West Virginia Gaming News

PGCB fantasy sports contest revenue; PA casinos fined

Fantasy contests in Pennsylvania generated $22,542,688 in the first 12 months of operation, which in turn, generated 3,381,403 in tax revenue for the northeastern U.S. state.

The Pennsylvania Gaming Control Board (PGCB) was charged with regulating the burgeoning business after the legislation was signed into law by Governor, Tom Wolf, in October of 2017.  The law also expanded casino-style gambling and made the Commonwealth the fourth state after Nevada, New Jersey and West Virginia to legalize online sportsbetting.

Act 42 of 2017 requires that operators of fantasy contests in Pennsylvania be licensed by the Board and pay a 15 percent tax on the adjusted revenues obtained from the state’s players. The regulation and taxation of six online fantasy sports game operators (at the time) by the state’s gaming board began over the last weekend in April 2018.

Posted on its website prior to the weekend, the monthly Fantasy Contests Revenue Report includes totals from the first complete year of the state’s collection of taxes on the fantasy contests.

Monthly report:

The report offers a detailed breakdown of fees gathered from the contests, the adjusted revenue of the fantasy contest operators, along with the tax revenue collected.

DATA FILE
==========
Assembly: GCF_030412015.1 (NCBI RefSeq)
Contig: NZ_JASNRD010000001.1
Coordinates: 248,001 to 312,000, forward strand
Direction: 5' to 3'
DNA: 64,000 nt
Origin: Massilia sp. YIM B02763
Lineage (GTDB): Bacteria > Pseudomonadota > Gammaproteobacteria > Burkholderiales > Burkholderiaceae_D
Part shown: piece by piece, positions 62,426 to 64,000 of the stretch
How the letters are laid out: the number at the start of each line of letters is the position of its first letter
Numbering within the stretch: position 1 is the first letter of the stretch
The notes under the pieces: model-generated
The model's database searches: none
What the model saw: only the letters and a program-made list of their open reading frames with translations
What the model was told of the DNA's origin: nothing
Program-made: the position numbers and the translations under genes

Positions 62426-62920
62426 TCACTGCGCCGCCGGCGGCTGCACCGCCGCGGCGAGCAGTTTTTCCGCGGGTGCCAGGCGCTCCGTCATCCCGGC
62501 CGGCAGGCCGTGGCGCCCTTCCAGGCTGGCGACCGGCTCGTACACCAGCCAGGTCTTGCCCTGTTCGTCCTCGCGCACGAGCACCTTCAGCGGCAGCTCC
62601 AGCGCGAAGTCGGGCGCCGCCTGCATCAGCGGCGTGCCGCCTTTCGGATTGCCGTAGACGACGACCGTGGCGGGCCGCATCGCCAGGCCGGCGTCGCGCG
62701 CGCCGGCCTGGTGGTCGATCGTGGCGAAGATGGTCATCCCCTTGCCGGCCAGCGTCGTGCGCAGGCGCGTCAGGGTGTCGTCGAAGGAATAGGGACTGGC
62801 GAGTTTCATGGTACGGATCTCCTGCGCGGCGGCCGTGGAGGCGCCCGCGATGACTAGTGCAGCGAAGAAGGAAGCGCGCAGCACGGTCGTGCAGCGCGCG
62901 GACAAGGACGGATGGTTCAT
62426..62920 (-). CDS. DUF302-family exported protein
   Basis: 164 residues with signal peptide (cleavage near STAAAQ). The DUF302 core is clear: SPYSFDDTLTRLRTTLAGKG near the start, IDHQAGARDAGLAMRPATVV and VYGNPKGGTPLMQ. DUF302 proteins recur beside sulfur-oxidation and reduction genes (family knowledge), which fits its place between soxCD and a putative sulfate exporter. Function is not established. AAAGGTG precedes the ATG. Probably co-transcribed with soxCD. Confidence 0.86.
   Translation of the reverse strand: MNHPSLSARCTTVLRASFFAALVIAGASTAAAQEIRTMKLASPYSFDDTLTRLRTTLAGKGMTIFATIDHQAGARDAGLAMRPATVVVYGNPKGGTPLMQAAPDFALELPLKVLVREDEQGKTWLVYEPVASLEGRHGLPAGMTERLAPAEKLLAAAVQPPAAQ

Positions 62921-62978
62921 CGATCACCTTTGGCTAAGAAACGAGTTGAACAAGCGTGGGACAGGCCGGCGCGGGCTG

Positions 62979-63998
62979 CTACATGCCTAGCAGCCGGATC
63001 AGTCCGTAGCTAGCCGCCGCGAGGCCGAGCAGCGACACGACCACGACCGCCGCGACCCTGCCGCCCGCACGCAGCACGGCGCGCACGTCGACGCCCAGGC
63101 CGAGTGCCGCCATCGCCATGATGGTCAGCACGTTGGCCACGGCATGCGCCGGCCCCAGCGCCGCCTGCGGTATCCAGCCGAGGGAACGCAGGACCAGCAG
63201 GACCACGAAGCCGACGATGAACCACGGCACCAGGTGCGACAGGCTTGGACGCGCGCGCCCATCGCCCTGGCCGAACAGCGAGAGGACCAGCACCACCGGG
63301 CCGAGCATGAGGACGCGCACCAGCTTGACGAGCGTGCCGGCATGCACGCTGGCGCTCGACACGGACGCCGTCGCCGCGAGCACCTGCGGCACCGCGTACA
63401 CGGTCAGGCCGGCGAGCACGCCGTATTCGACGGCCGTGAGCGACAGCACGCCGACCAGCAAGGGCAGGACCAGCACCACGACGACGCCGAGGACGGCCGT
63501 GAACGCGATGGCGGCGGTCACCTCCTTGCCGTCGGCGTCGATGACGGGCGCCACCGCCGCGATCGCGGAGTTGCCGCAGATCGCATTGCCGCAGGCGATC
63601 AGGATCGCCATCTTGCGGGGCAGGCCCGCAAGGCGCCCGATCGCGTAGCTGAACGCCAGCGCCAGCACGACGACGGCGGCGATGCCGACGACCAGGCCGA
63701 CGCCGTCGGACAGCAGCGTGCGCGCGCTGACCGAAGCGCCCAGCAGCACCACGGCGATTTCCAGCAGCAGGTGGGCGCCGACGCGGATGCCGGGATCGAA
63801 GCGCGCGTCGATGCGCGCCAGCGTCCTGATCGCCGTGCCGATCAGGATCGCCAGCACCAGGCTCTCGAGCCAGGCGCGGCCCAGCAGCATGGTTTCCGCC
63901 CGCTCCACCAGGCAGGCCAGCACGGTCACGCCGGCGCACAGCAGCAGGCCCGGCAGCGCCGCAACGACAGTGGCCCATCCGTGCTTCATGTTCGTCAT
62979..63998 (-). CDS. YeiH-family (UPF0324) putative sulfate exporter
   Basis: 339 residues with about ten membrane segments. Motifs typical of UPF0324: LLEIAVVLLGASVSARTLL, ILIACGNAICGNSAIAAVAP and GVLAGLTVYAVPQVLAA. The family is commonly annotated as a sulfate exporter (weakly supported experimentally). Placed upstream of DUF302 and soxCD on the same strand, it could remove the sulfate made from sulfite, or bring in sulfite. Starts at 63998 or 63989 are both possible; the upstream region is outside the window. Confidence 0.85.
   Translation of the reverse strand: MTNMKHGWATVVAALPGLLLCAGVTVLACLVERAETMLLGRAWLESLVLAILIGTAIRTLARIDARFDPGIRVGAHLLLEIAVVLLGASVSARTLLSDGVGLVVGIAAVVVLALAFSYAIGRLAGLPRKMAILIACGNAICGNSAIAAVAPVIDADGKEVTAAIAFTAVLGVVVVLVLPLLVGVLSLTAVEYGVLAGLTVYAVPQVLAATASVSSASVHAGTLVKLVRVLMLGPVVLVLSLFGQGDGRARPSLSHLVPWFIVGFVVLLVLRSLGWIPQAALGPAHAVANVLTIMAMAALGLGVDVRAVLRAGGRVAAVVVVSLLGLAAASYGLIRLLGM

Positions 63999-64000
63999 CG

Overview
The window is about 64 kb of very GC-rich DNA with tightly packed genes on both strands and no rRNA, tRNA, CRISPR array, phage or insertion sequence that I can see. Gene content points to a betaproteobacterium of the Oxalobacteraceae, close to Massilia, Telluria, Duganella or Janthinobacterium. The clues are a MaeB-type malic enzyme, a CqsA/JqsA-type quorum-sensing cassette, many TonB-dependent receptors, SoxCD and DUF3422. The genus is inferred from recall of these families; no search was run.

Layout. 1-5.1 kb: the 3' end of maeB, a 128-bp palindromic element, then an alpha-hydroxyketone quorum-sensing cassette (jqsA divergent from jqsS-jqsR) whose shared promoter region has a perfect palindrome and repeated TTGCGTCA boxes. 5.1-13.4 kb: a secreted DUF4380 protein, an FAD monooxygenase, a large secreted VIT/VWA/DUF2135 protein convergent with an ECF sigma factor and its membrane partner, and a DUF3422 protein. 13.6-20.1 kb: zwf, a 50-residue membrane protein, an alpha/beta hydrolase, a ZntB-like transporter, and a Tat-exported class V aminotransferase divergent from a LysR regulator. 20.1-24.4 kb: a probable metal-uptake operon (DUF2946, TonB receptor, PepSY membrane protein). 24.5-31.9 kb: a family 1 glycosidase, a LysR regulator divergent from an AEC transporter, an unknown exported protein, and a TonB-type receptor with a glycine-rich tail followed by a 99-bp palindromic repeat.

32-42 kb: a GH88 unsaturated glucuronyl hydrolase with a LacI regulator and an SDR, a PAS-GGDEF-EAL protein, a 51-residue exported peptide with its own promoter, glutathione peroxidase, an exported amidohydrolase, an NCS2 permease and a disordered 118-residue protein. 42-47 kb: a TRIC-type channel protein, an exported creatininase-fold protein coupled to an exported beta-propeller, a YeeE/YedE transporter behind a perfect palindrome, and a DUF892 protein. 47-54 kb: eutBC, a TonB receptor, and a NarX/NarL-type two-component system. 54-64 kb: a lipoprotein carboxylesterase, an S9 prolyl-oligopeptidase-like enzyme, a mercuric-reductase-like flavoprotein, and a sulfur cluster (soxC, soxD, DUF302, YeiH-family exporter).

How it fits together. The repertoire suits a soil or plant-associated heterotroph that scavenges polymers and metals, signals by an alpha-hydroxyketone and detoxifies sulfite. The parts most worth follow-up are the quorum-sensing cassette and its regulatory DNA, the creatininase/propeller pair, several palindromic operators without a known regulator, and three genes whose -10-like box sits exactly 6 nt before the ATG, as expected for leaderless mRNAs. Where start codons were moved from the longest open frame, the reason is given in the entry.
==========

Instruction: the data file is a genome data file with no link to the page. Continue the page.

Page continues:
Rivers Casino fined:

In other recent news regarding the state’s gambling landscape, on Wednesday, the PGCB fined Rivers Casino $90,000 for seven instances where individuals under the age of 21 gained access to the venue to consume alcohol and gamble.

The Pittsburgh, PA casino’s operator, Holdings Acquisitions Co., was the recipient of the fine after slot machines and/or table games were played by individuals ranging in age from 17 to 20. According to the gaming board, six of the seven underage individuals also drank.

Signs advising that access is restricted to those 21 and older are reportedly posted throughout the North Shore casino, and the IDs of young adults are customarily checked to verify they meet said requirement. The casino is held accountable by state regulators for anyone under 21 found on the premises.

In an emailed statement, Rivers’ spokesman, Jack Horner, said…

“We take these matters seriously, and the incidents were self-reported. We’ve reviewed and modified internal procedures to help prevent recurrence. We respect the decision of the gaming board,” according to the Pittsburgh Post-Gazette.

SugarHouse incident:

Also fined was SugarHouse Casino operator, Sugarhouse HSP Gaming, LP, in an intoxicated patron incident. The $15,000 fine resulted from a failure to properly monitor the complimentary alcoholic drinks served to a patron, which led to said individual gaming in an intoxicated state and causing a number of disturbances at the casino, according to the recent press release.

Source: news.worldcasinodirectory.com